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Five Questions You Always Wanted to Ask About Your Breast Health

By Beth Israel Deaconess Medical Center Correspondent

Jennifer Ford, ANP-BC, WHNP-BC, MS, RN, a nurse practitioner in the BreastCare Center at Beth Israel Deaconess Medical Center, addresses some of the most common questions on breast health.

Q. I have been experiencing breast pain. What could be causing this?

Breast pain is an exceedingly common problem that can occur at any stage of life, though it is most common in women who have not yet gone through menopause (it can often be experienced during the perimenopausal period). Many women will notice pain or tenderness prior to the onset of their menstrual cycle, and usually this is not something to be concerned about.

Benign cysts and hormone fluctuations can also contribute to breast pain, and often the pain will go away on its own. Breast pain is not typically associated with breast cancer. If it persists, you should be evaluated by your health care provider.

Q. I noticed a pinkish discharge from my nipple. Should I be concerned?

In general, discharge is more suspicious if it comes out spontaneously, is bloody, occurs only on one side, and if it doesn’t go away on its own. When it occurs bilaterally (on both sides) or only when the nipples are squeezed, it’s not as concerning. Causes of nipple discharge can include a benign growth within the ducts, an alteration in hormones, and less likely, cancer. If you are concerned, you should see your health care provider, and if the discharge is spontaneous and/or occurs only on one side, it definitely warrants evaluation.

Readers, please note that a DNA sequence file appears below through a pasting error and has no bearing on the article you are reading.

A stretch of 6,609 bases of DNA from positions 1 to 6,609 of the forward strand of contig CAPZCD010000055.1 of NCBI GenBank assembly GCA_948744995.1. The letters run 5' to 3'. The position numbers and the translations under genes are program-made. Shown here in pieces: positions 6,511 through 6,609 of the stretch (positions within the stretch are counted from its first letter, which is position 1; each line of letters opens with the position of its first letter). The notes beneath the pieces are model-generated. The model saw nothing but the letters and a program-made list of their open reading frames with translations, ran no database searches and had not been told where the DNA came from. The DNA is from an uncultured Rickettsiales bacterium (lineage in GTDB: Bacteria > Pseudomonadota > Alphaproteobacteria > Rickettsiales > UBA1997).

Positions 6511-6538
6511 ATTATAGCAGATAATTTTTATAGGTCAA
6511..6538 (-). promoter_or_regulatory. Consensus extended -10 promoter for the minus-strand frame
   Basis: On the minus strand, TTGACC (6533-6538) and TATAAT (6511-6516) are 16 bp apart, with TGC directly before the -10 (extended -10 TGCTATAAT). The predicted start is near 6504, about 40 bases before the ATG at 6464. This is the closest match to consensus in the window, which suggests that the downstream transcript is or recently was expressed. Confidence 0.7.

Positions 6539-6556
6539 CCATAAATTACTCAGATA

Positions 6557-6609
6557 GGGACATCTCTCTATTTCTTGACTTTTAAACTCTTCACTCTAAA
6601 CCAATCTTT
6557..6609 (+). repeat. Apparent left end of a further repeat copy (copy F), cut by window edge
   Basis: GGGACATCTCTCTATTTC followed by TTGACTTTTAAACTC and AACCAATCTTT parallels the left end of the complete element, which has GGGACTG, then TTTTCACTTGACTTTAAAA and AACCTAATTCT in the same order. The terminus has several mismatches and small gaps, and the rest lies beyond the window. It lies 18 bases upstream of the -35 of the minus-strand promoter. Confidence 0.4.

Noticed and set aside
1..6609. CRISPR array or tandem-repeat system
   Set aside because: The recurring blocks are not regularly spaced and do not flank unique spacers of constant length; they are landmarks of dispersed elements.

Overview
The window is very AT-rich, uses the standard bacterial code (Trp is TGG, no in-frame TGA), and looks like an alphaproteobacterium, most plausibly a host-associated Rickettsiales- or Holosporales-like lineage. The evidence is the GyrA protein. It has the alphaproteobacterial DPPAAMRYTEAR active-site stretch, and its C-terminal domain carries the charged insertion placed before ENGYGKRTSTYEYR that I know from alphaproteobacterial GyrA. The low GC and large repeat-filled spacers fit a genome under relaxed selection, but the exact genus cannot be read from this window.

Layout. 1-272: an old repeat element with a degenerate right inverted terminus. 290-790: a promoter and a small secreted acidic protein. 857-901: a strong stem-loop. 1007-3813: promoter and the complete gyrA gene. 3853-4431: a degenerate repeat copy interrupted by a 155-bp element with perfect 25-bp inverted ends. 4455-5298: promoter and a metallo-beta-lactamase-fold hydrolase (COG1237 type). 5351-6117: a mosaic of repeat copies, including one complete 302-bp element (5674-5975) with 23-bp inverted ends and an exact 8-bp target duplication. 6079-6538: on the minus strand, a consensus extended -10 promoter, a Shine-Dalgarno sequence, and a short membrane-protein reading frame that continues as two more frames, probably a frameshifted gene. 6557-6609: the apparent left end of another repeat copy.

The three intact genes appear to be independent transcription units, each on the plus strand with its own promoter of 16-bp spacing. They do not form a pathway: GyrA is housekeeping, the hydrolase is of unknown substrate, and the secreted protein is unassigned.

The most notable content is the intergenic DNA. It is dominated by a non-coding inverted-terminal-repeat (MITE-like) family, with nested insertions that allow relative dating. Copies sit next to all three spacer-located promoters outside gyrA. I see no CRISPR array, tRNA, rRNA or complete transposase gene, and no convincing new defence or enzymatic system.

Q. Do I really need to do self-breast exams?

Self-breast exams are important because they help you become familiar with how your breasts look and feel, which may make it easier to notice any changes. Many women only focus on whether there are any lumps, and they overlook the significance of visual changes. It’s important to look at your breasts in a mirror so you can see if you notice anything different. Look for any changes in texture of the skin, discoloration, dimpling or puckering, and any change in the nipples. If you notice anything that seems different to you, you should see your health care provider.

Q. Is it normal for my breasts to be slightly different sizes?

Yes, this is completely normal; in fact, most women do have one breast that is slightly larger than the other at baseline. If you notice a sudden change in size, however, you should contact your health care provider.

Q. I hear a lot about a “family history of breast cancer.” Can you explain what this means?

A strong family history of breast cancer is defined in a few different ways: it can mean multiple members of your family have had breast cancer, a first degree relative (a mother, sister or daughter) has had breast cancer, or a woman in your family was diagnosed before menopause or before age 50. If any of these circumstances apply to you, you should see your health care provider so he or she can determine if you would benefit from genetic testing, earlier mammograms, or other preventative measures.

Above content provided by Beth Israel Deaconess Medical Center. For advice about your medical care, consult your doctor.

Posted October 2016


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